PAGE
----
Let’s take a trip down memory lane, all the way back to three weeks ago.
I know, it seems like at least half a year, but the invasion of the Capitol on January 6 has still not been fully absorbed. So let me direct your attention to a 60 Minutes segment from the Sunday immediately following that very dark Wednesday.
Leslie Stahl did a thirteen-minute interview with Nancy Pelosi about the events of that day. Roughly twelve minutes was spent on a tour of the ransacked House chamber, with Pelosi recreating the scene — her office invaded, her computer stolen, her staff under the table for two hours in the dark. And that idiot with his feet on her desk. This is common knowledge now, but it was still a blur that Sunday.
The razor in the apple came just before the ten-minute mark in the clip.
Now sitting across from Pelosi, discussing the road forward, Stahl made the outrageously disingenuous claim that “You are not known as a person who compromises.”
Which Pelosi was having none of. She said, with just a touch of snarl, “I’m mischaracterized by Republicans that way.” Which is a truth we all hold to be self-evident.
But Stahl wasn’t finished. “What about the Covid relief package?” she asked solemnly, “Which was held up eight months?”
Pelosi snapped back, “That was their obstruction.” Referring to Republicans, of course. Which, need I say, is a truth that 60 Minutes itself has repeatedly documented. Which Stahl knew perfectly well.
Pelosi then ticked off a long list of the things Republicans had refused to even consider over that eight months, when the Senate went deaf and hundreds of thousands died inexcusably.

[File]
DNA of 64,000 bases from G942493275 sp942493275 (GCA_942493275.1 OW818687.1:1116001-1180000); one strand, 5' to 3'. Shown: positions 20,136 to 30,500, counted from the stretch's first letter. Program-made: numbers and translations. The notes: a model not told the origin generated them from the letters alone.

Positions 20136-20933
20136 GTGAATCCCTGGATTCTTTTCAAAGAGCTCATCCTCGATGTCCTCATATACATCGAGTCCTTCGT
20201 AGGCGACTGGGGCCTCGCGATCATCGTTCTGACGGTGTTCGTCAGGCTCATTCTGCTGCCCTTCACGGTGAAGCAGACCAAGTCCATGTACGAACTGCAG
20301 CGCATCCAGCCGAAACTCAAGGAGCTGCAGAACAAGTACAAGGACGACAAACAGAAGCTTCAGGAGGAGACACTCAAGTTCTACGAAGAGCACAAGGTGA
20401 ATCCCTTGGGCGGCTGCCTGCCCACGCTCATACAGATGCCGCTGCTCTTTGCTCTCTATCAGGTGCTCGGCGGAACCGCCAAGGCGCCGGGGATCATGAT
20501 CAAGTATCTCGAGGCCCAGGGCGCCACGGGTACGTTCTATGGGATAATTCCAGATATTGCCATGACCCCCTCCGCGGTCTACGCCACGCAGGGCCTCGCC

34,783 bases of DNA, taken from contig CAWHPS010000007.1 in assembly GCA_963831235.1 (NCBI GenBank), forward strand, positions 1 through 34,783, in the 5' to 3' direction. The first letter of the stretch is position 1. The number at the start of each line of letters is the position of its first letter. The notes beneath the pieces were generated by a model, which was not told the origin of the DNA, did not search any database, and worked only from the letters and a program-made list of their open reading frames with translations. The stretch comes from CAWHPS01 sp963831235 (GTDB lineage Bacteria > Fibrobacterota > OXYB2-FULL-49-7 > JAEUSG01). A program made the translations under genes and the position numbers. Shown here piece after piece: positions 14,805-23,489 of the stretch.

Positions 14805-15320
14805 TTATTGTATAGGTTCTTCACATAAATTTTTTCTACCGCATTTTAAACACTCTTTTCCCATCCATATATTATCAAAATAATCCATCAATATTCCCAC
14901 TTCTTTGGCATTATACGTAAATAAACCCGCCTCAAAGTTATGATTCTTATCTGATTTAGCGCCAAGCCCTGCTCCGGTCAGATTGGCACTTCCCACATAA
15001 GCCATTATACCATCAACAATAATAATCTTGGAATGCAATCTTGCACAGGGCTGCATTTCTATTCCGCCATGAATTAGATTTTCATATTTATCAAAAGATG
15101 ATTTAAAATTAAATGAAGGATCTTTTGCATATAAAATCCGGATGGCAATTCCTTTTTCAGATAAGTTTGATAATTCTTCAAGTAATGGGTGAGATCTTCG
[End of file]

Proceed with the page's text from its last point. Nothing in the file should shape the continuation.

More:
Still, Stahl persisted, quoting an unnamed Democratic source who supposedly said, “It looked like we were obstructing, and it was a mistake.”
Pelosi was clearly as pissed as I was, but with far more self-control.
Because here, at the highest levels of media attention, was “both-siderism” in all its glory, caught in flagrante delicto.
The interview was ostensibly about a deeply disturbing act of insurrection by domestic terrorists hell-bent on overthrowing, by violent means, a national election. Arbitrarily throwing in Covid relief felt like intellectual whiplash. Yet here was this journalist — at the very top of a supposedly honorable profession — wagging her finger, treating her audience like morons, and slipping in the most important question in journalism today:
“But what about the Democrats?”
Republicans blow up the planet. Democrats run a stop sign. Equally bad, right?
This isn’t the first time I’ve written about both-siderism, but I thought it had tapered off a bit. Not so. Now that Democrats are in power, they’re ramping it up again.
Another instance — more subtle but equally nauseating — came exactly one week later, also on 60 Minutes.
This time, Scott Pelley was introducing us to one of the officials who, on January 6, had been on the very hottest of hot seats:
“Meet Muriel Bowser,” voiced Pelley, “the Democratic Mayor of Washington DC.”
Excuse me? She’s not the Democratic mayor. She’s the mayor. Period. What does her party have to do with it? She’s a person in position of extreme pressure and responsibility — not to mention accountability. She stands at the center of a crisis of historic proportions. And Pelley just has to go for the cheap shot?